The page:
Best Ontario Sommelier Challenge – By Sara d’Amato

Sara d'Amato

Sara d’Amato

It is nearly impossible to come across someone in the field of wine, whether a winemaker a wine critic, educator or a sommelier, who is not passionate about their job. Indeed, it is a terrific business, chalk full of individuals who have a love of great food, travel, exceptional drink and the best of company. And like any other group of people with a set of skills they love to show off, wine professionals can occasionally get competitive. Recently, CAPS (the Canadian Association of Professional Sommeliers) held a competition to crown the province’s Best Sommelier. The competition, most of which was open to the public, highlighted the skill and knowledge required by this illustrious profession but also the grueling nature of service along with guest and cellar management. What follows are highlights of this enlightening competition. . .

The stage was set, as were the tables; the overfilled audience was hushed; the Maître d’Hôtel, Jennifer Huether, M.S., was making her final rounds; and the judges, anxiously awaiting their first contender, were reviewing their roles impersonating demanding restaurant customers. The mood was tense and spectators were filled with nerves for those about to walk into the fictional restaurant setting to be judged by some of the country’s top dining experts in front of a live audience of peers and fans.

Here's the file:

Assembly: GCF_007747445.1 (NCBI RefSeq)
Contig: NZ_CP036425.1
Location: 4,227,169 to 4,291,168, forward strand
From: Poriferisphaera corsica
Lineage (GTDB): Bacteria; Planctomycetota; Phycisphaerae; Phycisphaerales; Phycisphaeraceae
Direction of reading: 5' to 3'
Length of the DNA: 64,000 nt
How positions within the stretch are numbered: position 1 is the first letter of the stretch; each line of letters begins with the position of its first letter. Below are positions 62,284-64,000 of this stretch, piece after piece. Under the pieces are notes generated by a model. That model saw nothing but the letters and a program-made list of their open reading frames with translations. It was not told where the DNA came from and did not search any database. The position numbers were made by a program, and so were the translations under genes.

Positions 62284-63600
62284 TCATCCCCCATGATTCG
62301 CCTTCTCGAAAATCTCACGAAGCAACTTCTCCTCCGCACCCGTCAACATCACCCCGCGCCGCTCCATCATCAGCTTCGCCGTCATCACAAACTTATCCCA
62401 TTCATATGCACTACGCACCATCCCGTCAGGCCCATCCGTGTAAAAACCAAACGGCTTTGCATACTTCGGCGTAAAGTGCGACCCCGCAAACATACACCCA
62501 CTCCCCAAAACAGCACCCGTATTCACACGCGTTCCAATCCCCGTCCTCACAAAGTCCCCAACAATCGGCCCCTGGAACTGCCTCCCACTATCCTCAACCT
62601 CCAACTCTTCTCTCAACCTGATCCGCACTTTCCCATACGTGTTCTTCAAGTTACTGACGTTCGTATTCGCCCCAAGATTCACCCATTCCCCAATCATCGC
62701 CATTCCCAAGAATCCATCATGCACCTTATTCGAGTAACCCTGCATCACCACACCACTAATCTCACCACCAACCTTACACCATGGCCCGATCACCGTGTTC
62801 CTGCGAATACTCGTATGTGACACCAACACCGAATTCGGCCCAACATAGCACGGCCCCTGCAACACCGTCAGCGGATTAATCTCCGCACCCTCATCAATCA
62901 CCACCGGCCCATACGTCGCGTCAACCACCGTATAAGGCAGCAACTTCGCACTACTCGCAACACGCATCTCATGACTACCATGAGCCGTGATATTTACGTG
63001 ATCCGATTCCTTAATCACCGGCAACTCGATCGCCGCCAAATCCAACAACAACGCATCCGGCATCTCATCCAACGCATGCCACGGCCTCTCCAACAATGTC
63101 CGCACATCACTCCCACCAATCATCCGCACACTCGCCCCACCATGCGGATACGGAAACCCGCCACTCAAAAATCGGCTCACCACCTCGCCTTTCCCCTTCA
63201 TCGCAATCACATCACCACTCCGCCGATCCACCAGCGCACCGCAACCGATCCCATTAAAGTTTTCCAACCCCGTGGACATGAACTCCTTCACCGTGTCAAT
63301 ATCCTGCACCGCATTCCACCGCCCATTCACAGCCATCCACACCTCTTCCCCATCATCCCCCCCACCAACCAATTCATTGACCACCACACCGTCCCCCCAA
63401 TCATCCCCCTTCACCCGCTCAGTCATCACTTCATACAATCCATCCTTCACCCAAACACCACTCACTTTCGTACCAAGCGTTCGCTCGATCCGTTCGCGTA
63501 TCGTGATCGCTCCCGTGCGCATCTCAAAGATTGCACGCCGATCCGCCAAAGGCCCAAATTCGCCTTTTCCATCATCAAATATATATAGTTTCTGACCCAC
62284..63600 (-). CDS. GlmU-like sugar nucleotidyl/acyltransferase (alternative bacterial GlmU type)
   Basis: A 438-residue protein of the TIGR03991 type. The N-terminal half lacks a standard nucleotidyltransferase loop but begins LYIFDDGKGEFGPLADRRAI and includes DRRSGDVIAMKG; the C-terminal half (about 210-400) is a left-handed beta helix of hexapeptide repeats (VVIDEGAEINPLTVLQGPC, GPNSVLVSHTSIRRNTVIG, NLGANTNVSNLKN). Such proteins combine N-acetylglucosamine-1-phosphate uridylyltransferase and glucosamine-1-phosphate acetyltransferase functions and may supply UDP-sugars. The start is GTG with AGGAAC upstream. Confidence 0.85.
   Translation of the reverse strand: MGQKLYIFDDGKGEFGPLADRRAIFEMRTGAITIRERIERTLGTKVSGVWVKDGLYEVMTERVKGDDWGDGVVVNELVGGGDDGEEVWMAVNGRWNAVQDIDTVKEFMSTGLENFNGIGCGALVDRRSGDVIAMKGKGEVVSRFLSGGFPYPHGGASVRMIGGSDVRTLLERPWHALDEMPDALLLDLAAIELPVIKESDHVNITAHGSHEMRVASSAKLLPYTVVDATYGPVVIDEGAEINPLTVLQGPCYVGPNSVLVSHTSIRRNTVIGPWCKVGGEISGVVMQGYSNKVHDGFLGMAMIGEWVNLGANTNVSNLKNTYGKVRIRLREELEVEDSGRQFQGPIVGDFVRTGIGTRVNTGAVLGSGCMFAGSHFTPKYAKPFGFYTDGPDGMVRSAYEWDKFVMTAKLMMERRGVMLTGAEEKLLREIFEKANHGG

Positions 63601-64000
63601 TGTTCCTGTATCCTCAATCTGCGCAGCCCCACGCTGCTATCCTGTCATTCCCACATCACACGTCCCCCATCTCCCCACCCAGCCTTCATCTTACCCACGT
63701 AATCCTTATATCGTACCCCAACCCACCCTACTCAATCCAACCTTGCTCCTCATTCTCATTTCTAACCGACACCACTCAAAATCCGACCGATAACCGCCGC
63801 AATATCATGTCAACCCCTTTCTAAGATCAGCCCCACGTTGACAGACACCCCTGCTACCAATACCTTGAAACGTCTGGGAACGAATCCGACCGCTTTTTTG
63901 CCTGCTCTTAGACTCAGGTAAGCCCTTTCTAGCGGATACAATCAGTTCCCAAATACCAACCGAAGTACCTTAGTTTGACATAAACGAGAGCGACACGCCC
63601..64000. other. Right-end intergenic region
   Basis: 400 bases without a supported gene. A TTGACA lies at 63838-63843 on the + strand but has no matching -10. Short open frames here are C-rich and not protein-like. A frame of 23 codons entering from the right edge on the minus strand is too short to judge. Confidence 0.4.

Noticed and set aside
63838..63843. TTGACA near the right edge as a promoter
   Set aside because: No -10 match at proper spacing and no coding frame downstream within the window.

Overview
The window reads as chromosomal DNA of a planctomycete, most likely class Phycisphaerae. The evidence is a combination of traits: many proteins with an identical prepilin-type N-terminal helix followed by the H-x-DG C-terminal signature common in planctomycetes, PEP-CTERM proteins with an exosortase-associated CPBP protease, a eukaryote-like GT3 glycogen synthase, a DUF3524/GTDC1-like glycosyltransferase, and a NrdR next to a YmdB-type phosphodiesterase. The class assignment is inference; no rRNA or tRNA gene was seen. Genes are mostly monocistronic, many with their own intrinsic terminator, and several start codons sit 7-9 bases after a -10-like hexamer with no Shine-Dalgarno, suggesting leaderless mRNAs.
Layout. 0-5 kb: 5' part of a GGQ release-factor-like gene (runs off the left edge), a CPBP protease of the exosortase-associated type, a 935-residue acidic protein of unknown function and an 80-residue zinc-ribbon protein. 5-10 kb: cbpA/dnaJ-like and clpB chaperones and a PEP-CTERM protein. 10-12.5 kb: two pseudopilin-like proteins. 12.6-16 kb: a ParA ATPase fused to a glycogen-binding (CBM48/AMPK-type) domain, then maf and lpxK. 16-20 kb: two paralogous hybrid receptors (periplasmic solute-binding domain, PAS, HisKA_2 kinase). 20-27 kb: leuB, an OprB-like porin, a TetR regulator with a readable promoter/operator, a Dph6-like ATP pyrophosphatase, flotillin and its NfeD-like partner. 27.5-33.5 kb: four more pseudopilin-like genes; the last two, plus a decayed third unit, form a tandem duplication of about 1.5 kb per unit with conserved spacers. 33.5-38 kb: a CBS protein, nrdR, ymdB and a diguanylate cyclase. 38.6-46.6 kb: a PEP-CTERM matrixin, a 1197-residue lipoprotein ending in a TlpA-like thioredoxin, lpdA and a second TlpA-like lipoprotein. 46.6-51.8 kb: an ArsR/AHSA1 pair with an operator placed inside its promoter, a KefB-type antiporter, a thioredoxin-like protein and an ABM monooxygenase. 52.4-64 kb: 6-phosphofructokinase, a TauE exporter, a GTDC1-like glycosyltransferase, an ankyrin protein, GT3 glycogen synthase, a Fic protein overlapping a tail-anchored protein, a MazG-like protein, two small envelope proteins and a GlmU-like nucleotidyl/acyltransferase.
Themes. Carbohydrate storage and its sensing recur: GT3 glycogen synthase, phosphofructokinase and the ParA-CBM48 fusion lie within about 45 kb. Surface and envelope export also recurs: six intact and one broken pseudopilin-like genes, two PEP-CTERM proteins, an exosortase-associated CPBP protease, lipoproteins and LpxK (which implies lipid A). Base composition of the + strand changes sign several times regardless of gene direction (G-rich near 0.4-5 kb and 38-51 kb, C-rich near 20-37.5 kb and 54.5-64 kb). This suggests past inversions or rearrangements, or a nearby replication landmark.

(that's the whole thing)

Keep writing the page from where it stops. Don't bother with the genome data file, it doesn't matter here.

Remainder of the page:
BOSC finalists Corey, Steve, Lucie and Bruce

Bruce Wallner chose the short straw and was thus first to step onto the scene to meet the unknown challenges that lay ahead in a scene that was specifically designed to test his years of experience and training in restaurants. A Master Sommelier, he had put a great deal on the line entering this year’s Best Ontario Sommelier Challenge and was determined to prove himself, among a sea of bright, young, savvy stars.

In addition to Bruce, three other candidates made it to the finals, from an original group of sixteen, to write a grueling exam testing both the theoretical knowledge and their palates. (What are the two main red grape varieties of the Ahr? Explain the solution for controlling nematode populations in the vineyards. – to give you a few examples of the kinds of questions they faced).